Over 600,000 miss lessons as varsity strike enters third week
What you need to know:
- The negotiations for the 2017-2021 CBA were to start running from December 18 last year and be concluded by end of February.
- Dr Wasonga said it is unfortunate that lecturers continue to suffer yet the universities are reluctant to defend them.
Over 600,000 students in public universities may continue to miss lessons as lecturers line up several activities to strengthen their strike, which enters its third week on Monday.
The lecturers’ union, the Universities Academic Staff Union (Uasu) has directed lecturers to harden their stand ahead of their planned country wide demonstrations from Wednesday.
Uasu Secretary General Constantine Wasonga has asked the dons to ignore calls from university managers to resume duty, saying that they should only take directions from the union.
“Ignore meetings, memos, threats and all communication from the management and take directions from the union only. At the end of the strike, Uasu will craft a water-tight Return to Work Formula that will shield all dons from victimisation,” he said.
The lecturers went on strike protesting failure by the Inter-Public Universities Councils’ Consultative Forum (IPUCCF) to table a counter-proposal.
The lecturers argue that despite attending several meetings, the government has been asking them to give them more time to enable officers from the Ministry of Education, IPUCCF and the National Treasury to finalise consultations and table a counter-offer.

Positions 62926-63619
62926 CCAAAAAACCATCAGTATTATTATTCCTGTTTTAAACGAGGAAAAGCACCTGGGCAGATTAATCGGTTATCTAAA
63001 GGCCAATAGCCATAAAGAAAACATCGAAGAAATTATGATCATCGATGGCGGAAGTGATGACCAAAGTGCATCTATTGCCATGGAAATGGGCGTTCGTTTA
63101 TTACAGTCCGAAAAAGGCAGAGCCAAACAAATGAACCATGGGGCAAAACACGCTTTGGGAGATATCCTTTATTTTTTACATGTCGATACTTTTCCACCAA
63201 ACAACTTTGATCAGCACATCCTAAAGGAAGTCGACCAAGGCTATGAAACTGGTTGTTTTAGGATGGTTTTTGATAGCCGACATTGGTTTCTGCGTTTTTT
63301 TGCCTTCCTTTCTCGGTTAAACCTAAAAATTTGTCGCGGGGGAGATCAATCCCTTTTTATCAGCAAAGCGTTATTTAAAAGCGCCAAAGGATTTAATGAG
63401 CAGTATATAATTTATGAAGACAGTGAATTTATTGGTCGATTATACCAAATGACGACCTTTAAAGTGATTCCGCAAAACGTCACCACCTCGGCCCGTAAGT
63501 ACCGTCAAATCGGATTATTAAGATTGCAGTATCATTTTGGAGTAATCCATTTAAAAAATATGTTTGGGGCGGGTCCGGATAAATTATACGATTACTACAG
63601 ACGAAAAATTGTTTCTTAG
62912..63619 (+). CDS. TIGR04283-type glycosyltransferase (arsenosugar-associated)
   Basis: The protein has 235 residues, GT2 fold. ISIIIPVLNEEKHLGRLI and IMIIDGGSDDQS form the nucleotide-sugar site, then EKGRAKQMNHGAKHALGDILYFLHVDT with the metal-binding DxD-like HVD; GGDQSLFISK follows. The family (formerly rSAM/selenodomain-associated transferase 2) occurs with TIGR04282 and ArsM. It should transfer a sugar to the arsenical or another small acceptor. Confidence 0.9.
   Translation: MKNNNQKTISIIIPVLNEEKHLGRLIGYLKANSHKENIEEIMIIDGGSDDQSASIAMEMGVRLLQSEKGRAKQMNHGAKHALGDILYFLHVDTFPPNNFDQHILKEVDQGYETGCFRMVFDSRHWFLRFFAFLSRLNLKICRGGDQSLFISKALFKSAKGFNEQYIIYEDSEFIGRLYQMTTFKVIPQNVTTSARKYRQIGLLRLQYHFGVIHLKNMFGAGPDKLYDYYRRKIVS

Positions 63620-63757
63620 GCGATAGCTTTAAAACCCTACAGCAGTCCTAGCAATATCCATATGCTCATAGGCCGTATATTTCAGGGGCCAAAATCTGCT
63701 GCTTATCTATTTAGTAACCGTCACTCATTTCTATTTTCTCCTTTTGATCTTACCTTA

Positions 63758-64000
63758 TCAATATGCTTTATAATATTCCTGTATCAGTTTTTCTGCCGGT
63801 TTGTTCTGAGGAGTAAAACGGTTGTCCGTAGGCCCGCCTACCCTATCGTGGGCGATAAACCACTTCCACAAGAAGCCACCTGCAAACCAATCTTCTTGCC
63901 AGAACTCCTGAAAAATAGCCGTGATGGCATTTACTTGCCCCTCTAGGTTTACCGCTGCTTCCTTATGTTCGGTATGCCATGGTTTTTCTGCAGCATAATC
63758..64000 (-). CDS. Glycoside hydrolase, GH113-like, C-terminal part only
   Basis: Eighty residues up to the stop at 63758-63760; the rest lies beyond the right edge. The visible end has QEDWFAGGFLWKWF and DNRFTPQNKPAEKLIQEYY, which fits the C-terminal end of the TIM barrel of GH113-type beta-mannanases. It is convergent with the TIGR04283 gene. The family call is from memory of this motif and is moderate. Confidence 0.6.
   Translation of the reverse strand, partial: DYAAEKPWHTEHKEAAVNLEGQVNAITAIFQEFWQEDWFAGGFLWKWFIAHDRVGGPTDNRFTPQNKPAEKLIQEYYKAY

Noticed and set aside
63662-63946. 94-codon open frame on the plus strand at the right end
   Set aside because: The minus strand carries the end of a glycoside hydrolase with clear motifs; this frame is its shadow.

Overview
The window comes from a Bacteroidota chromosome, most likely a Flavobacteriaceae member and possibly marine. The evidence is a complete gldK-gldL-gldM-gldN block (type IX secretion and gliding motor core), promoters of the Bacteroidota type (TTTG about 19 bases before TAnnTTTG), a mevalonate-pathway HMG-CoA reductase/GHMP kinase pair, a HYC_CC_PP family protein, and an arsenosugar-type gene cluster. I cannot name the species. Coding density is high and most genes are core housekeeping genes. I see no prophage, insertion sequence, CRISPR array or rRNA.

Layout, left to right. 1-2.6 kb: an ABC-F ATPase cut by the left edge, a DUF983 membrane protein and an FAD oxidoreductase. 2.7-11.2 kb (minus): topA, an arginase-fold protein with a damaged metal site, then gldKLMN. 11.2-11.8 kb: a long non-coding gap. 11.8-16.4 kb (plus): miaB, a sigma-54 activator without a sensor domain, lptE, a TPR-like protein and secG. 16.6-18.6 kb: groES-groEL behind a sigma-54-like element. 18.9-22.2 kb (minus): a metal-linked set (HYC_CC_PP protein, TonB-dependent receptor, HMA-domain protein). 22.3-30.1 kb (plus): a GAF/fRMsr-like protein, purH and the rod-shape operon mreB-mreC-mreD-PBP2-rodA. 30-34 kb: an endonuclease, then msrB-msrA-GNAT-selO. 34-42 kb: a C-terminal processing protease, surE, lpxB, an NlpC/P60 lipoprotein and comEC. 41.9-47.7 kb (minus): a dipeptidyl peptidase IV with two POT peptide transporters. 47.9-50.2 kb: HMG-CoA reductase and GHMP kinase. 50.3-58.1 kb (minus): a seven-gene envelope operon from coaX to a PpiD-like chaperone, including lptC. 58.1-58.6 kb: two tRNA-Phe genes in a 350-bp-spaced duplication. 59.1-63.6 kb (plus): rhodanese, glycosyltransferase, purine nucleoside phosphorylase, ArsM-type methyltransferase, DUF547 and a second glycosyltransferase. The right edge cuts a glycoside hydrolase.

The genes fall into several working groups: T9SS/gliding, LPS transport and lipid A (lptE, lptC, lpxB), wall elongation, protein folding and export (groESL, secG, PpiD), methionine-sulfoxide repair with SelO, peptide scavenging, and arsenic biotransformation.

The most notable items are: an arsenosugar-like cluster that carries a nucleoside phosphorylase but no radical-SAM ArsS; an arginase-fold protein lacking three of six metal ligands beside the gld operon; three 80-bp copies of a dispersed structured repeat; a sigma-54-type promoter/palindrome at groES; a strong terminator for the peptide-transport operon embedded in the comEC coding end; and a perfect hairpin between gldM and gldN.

They said the government had made promises in May 31 and July 1 last year, and on January 31 and February 13 this year to table their offer, only to refuse to honour their pledges.
The negotiations for the 2017-2021 CBA were to start running from December 18 last year and be concluded by end of February.
Dr Wasonga said it is unfortunate that lecturers continue to suffer yet the universities are reluctant to defend them.
He condemned university managers inciting students to oppose the ongoing strike.
“The universities councils should borrow a leaf from the ongoing lecturers’ strike in the UK where the institutions have encouraged students to march together with their lecturers.
Dr Wasonga said, apart from the general strike at all the public universities the battle for the dignity of dons was unfolding in the courts, Senate and in the National Assembly.